Author Topic: Russia, the Last Colonial Empire  (Read 1312 times)


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Re: Russia, the Last Colonial Empire
« on: March 15, 2022, 01:36:57 am »

In order to subjugate the natives and collect yasak (fur tribute), a series of winter outposts (zimovie) and forts (ostrogs) were built at the confluences of major rivers and streams and important portages. The first among these were Tyumen and Tobolsk the former built in 1586 by Vasilii Sukin and Ivan Miasnoi, and the latter the following year by Danilo Chulkov.[2] Tobolsk would become the nerve center of the conquest.[3]
the Russians advanced first towards Lake Baikal and then the Sea of Okhotsk and the Amur River. However, when they first reached the Chinese border they encountered people that were equipped with artillery pieces and here they halted.

Moral of the story: firepower is the only effective way to communicate with Turanians.

At the hands of people such as Vasilii Poyarkov in 1645 and Yerofei Khabarov in 1650 some many people, including members of the Daur tribe, were killed by the Cossacks. 8,000 out of a previous population of 20,000 in Kamchatka remained after the first half century of the Russian conquest.[7] The Daurs initially deserted their villages fearing the reported cruelty of the Russians the first time Khabarov came.[8] The second time he came, the Daurs fought back against the Russians, but were slaughtered.[9] In the 17th century, indigenous peoples of the Amur region were attacked by Russians who came to be known as "red-beards".[10]

In the 1640s the Yakuts were subjected to violent expeditions during the Russian advance into the land near the Lena river, and on Kamchatka in the 1690s the Koryak, Kamchadals, and Chukchi were also subjected to this by the Russians according to Western historian Stephen Shenfield.[11] When the Russians did not obtain the demanded amount of yasak from the natives, the governor of Yakutsk, Piotr Golovin, who was a Cossack, used meat hooks to hang the native men. In the Lena basin, 70% of the Yakut population declined within 40 years, native women were raped and, along with children, were often enslaved in order to force the natives to pay the Yasak.[8]

According to John F. Richards:

Smallpox first reached western Siberia in 1630. In the 1650s, it moved east of the Yenisey, where it carried away up to 80 percent of the Tungus and Yakut populations. In the 1690s, smallpox epidemics reduced Yukagir numbers by an estimated 44 percent. The disease moved rapidly from group to group across Siberia. Death rates in epidemics reached 50 percent of the population. The scourge returned at twenty- to thirty-year intervals, with dreadful results among the young.[6]

In Kamchatka, the Russians crushed the Itelmens uprisings against their rule in 1706, 1731, and 1741. The first time, the Itelmen were armed with stone weapons and were badly unprepared and equipped but they used gunpowder weapons the second time. The Russians faced tougher resistance when from 174556 they tried to subjugate the gun and bow equipped Koraks until their victory. The Russian Cossacks also faced fierce resistance and were forced to give up when trying unsuccessfully to wipe out the Chukchi in 1729, 17301, and 17447.[12] After the Russian defeat in 1729 at Chukchi hands, the Russian commander Major Pavlutskiy was responsible for the Russian war against the Chukchi and the mass slaughters and enslavement of Chukchi women and children in 173031, but his cruelty only made the Chukchis fight more fiercely.[13] Cleansing of the Chukchis and Koraks was ordered by Empress Elizabeth in 1742 to totally expel them from their native lands and erase their culture through war. The command was that the natives be "totally extirpated" with Pavlutskiy leading again in this war from 174447 in which he led to the Cossacks "with the help of Almighty God and to the good fortune of Her Imperial Highness", to slaughter the Chukchi men and enslave their women and children as booty. However the Chukchi ended this campaign and forced them to give up by killing Pavlutskiy and decapitating him.[14]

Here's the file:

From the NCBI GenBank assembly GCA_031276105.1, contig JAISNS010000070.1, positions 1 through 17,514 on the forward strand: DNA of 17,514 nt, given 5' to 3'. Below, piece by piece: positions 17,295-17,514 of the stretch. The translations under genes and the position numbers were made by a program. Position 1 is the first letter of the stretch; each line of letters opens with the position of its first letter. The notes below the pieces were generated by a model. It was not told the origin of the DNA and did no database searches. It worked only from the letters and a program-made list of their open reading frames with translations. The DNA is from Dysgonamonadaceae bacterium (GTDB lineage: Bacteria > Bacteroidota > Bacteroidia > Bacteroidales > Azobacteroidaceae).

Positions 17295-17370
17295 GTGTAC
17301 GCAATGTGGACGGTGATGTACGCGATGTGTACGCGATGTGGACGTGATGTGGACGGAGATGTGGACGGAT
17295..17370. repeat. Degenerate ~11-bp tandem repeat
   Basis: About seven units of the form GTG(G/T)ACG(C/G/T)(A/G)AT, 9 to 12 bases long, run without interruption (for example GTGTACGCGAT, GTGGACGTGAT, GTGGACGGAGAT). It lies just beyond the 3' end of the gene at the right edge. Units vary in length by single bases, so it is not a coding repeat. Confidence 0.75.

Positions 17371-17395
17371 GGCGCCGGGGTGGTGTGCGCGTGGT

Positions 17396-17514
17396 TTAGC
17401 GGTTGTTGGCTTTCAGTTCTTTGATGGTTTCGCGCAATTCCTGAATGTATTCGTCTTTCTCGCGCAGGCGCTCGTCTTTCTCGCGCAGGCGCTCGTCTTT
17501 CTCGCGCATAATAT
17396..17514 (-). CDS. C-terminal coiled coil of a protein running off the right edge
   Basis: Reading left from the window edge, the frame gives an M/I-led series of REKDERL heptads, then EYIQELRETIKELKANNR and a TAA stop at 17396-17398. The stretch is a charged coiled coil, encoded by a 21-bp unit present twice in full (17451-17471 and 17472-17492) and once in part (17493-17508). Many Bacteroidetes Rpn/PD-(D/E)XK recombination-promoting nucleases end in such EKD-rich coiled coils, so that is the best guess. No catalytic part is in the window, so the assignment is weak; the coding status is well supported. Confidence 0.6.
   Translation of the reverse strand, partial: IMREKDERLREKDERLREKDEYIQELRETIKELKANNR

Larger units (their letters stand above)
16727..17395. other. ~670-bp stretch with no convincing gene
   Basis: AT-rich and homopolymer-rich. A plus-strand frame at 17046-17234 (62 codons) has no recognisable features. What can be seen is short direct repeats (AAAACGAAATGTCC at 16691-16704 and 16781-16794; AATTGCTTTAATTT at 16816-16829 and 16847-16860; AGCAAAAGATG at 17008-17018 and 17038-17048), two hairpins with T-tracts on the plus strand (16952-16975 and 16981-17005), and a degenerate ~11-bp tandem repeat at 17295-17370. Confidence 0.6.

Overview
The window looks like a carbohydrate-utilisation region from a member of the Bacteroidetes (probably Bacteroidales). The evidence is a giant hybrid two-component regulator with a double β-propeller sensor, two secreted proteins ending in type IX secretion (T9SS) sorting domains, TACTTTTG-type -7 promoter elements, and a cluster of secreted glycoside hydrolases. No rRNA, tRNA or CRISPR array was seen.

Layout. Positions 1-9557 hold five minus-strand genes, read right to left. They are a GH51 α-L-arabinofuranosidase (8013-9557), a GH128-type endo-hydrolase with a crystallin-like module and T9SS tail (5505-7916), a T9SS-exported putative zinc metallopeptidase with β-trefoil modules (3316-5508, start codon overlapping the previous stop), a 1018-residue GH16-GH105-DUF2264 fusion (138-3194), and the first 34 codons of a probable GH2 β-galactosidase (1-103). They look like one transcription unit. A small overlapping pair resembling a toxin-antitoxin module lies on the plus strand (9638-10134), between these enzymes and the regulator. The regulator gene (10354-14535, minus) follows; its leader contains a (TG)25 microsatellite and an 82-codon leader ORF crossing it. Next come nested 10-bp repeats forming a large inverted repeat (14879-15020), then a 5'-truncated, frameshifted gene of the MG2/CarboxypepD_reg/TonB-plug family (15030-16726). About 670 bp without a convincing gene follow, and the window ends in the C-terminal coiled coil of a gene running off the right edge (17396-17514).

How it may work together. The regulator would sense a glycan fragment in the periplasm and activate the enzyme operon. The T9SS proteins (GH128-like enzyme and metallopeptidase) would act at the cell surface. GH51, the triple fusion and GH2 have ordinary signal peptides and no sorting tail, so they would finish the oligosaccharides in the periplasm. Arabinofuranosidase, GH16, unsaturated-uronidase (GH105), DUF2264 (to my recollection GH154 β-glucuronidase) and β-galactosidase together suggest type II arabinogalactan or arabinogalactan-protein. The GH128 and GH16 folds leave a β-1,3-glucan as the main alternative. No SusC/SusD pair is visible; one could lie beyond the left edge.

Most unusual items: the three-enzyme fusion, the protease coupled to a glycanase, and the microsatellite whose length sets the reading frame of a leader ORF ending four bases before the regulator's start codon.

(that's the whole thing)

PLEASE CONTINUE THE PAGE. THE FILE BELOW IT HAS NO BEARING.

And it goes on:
It goes without saying that the Orthodox Church worships Yahweh.

The Russians were also launching wars and slaughters against the Koraks in 1744 and 17534. After the Russians tried to force the natives to convert to Christianity, the different native peoples like the Koraks, Chukchis, Itelmens, and Yukagirs all united to drive the Russians out of their land in the 1740s, culminating in the assault on Nizhnekamchatsk fort in 1746.[15] Kamchatka today is European in demographics and culture with only 2.5% of it being native, around 10,000 from a previous number of 150,000, due to the mass slaughters by the Cossacks after its annexation in 1697 of the Itelmen and Koryaks throughout the first decades of Russian rule. The killings by the Russian Cossacks devastated the native peoples of Kamchatka.[16] In addition to committing massacres the Cossacks also devastated the wildlife by slaughtering massive numbers of animals for fur.[17] 90% of the Kamchadals and half of the Vogules were killed from the eighteenth to nineteenth centuries and the rapid slaughter of the indigenous population led to entire ethnic groups being entirely wiped out, with around 12 exterminated groups which could be named by Nikolai Iadrintsev as of 1882. Much of the slaughter was brought on by the fur trade.[18]

According to Western historian James Forsyth, Aleut men in the Aleutians were subjects to the Russians for the first 20 years of Russian rule, as they hunted for the Russians while Aleut women and children were held as captives as a means to maintain this relationship.[19]
The Russian colonization of Siberia and conquest of its indigenous peoples has been compared to European colonization of the Americas and its natives, with similar negative impacts on the natives and the appropriation of their land.[21]